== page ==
Introduction to Audiology (SPS201)

10 credits

Aim of this module

This work based module will provide the trainee with an opportunity to apply their knowledge and understanding of Audiology.

This module will provide the trainee with the knowledge, understanding and awareness of the diversity of patients attending audiology services. Trainees will undertake a range of investigations and assist with the assessment and management of a wide range of patients of all ages experiencing hearing, tinnitus or balance difficulties.

  1. Perform the daily checks of equipment used in adult rehabilitation, e.g. audiometers, tympanometers, in a safe manner in accordance with standard procedures.
  2. Obtain accurate and reproducible non-masked pure tone audiograms from adult patients.
  3. Perform a subjective listening test and comment on the performance of a hearing aid.
  4. Apply the fundamental principles of aural rehabilitation.
  5. Assist in the assessment and management of routine audiological caseload, in particular adult rehabilitation.
Number Work-based learning outcome Title Knowledge
1 1

Undertake the stage A daily checks of equipment used in adult rehabilitation, including audiometers, tympanometers, etc.

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2 1,2,3,4,5

Control infection risks in accordance with departmental protocols.

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3 1,2,3,4,5

Minimise risks and hazards in compliance with health and safety policies.

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4 2,3,4

Obtain a basic history of hearing difficulties in a routine adult patient, their use of hearing aids where appropriate, using communication strategies appropriate to the patient and the situation. (NB patients seen in this section will often be new patients and are therefore unlikely to already have a hearing aid.)

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5 2,3,4,5

Perform the appropriate room set-up for different appointment sessions.

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6 2,3,4,5

Explain the procedure to the patient, address any questions they may have relating to the procedure, including the process after the procedure and how they will be informed of the results.

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7 2

Identify normal landmarks of the external auditory meatus (EAM) and tympanic membrane (TM) via otoscopy.

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8 2

Gain informed consent for a pure tone audiogram (PTA).

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9 2

Following initial familiarisation, record and accurately document with correct symbols, a non-masked PTA from a routine adult patient.

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10 3

Perform a subjective listening test and comment on the performance of a hearing aid, identify common errors or malfunctions and action as appropriate.

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11 4,5

Summarise a patient’s history, suggest suitable aural rehabilitation strategies and recommend an initial management plan with a supervisor.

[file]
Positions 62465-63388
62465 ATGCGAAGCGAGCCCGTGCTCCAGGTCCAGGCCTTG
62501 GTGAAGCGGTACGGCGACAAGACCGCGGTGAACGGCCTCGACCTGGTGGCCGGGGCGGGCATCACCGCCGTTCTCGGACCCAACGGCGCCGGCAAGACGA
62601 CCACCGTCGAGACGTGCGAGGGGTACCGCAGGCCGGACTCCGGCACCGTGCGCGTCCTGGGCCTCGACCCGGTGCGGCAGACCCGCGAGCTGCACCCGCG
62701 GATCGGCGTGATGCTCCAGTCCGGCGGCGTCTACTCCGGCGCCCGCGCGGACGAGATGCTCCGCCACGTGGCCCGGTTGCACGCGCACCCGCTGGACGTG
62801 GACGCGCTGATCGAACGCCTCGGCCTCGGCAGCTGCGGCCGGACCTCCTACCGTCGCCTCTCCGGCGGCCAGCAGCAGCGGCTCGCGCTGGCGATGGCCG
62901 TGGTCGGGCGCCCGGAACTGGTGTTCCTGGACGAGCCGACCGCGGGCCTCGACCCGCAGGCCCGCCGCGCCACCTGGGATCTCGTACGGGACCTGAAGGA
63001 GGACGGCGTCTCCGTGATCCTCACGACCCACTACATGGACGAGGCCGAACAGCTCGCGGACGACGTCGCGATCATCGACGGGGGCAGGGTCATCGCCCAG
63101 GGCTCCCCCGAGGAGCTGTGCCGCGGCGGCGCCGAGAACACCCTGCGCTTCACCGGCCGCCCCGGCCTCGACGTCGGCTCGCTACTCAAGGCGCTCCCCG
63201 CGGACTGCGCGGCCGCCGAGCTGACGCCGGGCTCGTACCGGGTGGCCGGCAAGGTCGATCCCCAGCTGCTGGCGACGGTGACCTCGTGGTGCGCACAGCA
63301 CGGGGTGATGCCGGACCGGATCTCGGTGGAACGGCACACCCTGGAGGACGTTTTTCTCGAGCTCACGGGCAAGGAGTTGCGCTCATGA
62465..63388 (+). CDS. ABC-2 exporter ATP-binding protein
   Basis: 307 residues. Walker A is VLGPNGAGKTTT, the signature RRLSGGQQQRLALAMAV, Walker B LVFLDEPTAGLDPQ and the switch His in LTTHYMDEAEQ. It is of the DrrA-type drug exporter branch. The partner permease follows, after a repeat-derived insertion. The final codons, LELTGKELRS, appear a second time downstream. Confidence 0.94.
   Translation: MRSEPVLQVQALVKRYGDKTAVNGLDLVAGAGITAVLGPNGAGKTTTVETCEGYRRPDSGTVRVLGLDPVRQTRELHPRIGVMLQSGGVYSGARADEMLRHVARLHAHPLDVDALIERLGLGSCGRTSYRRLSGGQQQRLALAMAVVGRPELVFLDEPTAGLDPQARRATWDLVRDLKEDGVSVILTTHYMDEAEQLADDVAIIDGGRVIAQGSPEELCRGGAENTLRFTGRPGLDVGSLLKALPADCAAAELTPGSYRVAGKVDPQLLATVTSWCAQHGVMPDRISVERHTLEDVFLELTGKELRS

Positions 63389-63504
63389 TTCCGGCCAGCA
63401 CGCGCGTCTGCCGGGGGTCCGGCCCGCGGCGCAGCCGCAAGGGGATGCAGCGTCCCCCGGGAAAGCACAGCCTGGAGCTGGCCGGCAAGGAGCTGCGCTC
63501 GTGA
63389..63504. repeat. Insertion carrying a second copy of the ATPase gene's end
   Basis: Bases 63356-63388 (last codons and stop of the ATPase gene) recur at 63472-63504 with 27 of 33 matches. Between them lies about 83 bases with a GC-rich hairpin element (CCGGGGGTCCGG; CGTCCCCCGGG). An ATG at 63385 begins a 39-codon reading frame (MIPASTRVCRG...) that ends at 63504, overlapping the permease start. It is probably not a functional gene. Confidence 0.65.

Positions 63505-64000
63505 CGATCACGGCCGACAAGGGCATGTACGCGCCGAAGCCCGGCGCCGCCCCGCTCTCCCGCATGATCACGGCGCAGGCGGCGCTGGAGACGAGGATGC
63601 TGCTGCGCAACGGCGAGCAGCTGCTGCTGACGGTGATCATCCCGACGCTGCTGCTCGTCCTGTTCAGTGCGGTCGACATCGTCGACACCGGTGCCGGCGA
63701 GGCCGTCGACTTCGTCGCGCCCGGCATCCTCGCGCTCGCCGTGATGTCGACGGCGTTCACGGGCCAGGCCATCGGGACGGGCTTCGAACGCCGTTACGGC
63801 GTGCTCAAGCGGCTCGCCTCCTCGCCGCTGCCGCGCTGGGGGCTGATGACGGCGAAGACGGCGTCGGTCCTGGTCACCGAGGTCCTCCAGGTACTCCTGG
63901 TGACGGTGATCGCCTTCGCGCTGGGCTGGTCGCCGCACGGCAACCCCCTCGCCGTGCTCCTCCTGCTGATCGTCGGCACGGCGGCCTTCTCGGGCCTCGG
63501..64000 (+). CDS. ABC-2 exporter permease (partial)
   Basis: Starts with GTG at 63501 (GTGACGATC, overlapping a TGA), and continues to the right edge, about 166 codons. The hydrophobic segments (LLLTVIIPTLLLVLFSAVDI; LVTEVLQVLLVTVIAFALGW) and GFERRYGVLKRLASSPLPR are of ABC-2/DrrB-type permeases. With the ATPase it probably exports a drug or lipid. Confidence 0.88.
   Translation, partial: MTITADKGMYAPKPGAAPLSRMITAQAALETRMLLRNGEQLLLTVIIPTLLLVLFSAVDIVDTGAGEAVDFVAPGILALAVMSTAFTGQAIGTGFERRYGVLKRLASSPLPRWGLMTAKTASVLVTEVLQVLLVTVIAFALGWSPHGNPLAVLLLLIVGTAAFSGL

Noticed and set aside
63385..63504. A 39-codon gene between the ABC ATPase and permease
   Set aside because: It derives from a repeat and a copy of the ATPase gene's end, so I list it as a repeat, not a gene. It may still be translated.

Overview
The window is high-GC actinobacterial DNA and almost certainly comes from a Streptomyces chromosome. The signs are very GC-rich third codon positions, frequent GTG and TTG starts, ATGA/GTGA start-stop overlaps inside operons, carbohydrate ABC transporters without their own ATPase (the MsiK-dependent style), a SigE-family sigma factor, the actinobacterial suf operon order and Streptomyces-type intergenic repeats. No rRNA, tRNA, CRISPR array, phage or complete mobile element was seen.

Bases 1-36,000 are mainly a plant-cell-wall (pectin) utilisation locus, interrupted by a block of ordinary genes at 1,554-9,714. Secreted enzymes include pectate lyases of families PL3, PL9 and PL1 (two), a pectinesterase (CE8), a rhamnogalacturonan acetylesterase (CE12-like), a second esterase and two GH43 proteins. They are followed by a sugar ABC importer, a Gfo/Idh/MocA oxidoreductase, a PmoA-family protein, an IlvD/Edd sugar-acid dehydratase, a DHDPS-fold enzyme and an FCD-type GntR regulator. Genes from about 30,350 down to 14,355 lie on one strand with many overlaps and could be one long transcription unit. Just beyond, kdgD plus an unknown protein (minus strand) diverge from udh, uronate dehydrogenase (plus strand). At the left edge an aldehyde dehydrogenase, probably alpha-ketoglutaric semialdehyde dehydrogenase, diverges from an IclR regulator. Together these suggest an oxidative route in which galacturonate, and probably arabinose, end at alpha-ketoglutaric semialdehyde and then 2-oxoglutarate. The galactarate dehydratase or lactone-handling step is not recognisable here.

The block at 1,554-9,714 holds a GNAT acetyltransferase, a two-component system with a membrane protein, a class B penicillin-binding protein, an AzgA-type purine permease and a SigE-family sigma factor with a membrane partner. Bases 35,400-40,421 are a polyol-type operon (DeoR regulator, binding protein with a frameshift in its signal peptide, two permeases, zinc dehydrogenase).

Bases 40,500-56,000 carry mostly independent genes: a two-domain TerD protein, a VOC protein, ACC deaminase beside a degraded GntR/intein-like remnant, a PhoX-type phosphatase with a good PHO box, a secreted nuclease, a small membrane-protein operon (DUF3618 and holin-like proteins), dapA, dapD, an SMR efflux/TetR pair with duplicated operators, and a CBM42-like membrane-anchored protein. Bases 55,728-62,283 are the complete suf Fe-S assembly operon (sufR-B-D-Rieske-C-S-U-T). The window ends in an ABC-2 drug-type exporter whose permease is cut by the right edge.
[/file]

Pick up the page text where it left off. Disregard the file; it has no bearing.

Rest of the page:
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12 4,5

Document findings and results from a basic adult patient with hearing difficulties, using the relevant patient management system. Discuss and evaluate any changes to previous results.

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You must complete
1 Case-based discussion(s)
1 of the following DOPS / OCEs
Assessment Title Type
Undertake an impression DOPS
Obtain a full patient history from an adult patient relevant to the investigation and record the information accurately OCE

Important information

The academic parts of this module will be detailed and communicated to you by your university. Please contact them if you have questions regarding this module and its assessments. The module titles in your MSc may not be exactly identical to the work-based modules shown in the e-portfolio. Your modules will be aligned, however, to ensure that your academic and work-based learning are complimentary.

Learning Outcomes

  1. Explain and evaluate the range and basic function of routine audiological equipment and its use in the everyday assessment of hearing, tinnitus and balance on patients.
  2. Discuss the fundamental principles of patient aural rehabilitation with reference to the underpinning evidence base.
  3. Evaluate the investigations and treatment of routine otological and audiological disorders with patients.
  4. Describe patient’s special needs and circumstances as applied to audiology services, such as people with learning difficulties, cognitive and sensory impairment, physical disabilities, older people, paediatrics, and intensive care.
  5. Discuss the ways that non-NHS or external statutory, voluntary, charitable agencies, or services in the community can assist with patient care in audiology services, e.g. social services.

Indicative Content

  • Types of equipment routinely used within the audiology clinic and basic audiological test procedures
  • Common forms of hearing disorder in terms of auditory capabilities and speech recognition performance
  • Principles of auditory diagnostic investigation strategy and treatment of audiological disorders
  • Performance of hearing aids and how they can be subjectively and objectively measured
  • Routine outcomes of basic hearing assessment and consequences for case management
  • Everyday technological principles of aural rehabilitation
  • Audiology services; clients with special needs, including people with learning difficulties, cognitive and sensory impairment, physical disabilities, older people, paediatrics, intensive care
  • Statutory, voluntary, charitable agencies or services, e.g. social services